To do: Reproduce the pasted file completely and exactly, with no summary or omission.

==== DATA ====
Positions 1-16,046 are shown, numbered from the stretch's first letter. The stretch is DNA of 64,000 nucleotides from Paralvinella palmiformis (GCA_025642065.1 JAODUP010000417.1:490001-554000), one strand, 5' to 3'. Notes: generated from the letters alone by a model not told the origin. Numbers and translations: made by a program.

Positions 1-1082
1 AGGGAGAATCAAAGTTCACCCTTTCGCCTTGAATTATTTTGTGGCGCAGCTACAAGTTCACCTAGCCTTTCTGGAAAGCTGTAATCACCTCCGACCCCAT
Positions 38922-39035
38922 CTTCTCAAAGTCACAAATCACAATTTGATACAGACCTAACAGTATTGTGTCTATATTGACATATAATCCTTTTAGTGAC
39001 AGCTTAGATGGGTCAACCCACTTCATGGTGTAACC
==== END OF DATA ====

Positions 1-16,046 are shown, numbered from the stretch's first letter. The stretch is DNA of 64,000 nucleotides from Paralvinella palmiformis (GCA_025642065.1 JAODUP010000417.1:490001-554000), one strand, 5' to 3'. Notes: generated from the letters alone by a model not told the origin. Numbers and translations: made by a program.

Positions 1-1082
1 AGGGAGAATCAAAGTTCACCCTTTCGCCTTGAATTATTTTGTGGCGCAGCTACAAGTTCACCTAGCCTTTCTGGAAAGCTGTAATCACCTCCGACCCCAT
Positions 38922-39035
38922 CTTCTCAAAGTCACAAATCACAATTTGATACAGACCTAACAGTATTGTGTCTATATTGACATATAATCCTTTTAGTGAC
39001 AGCTTAGATGGGTCAACCCACTTCATGGTGTAACC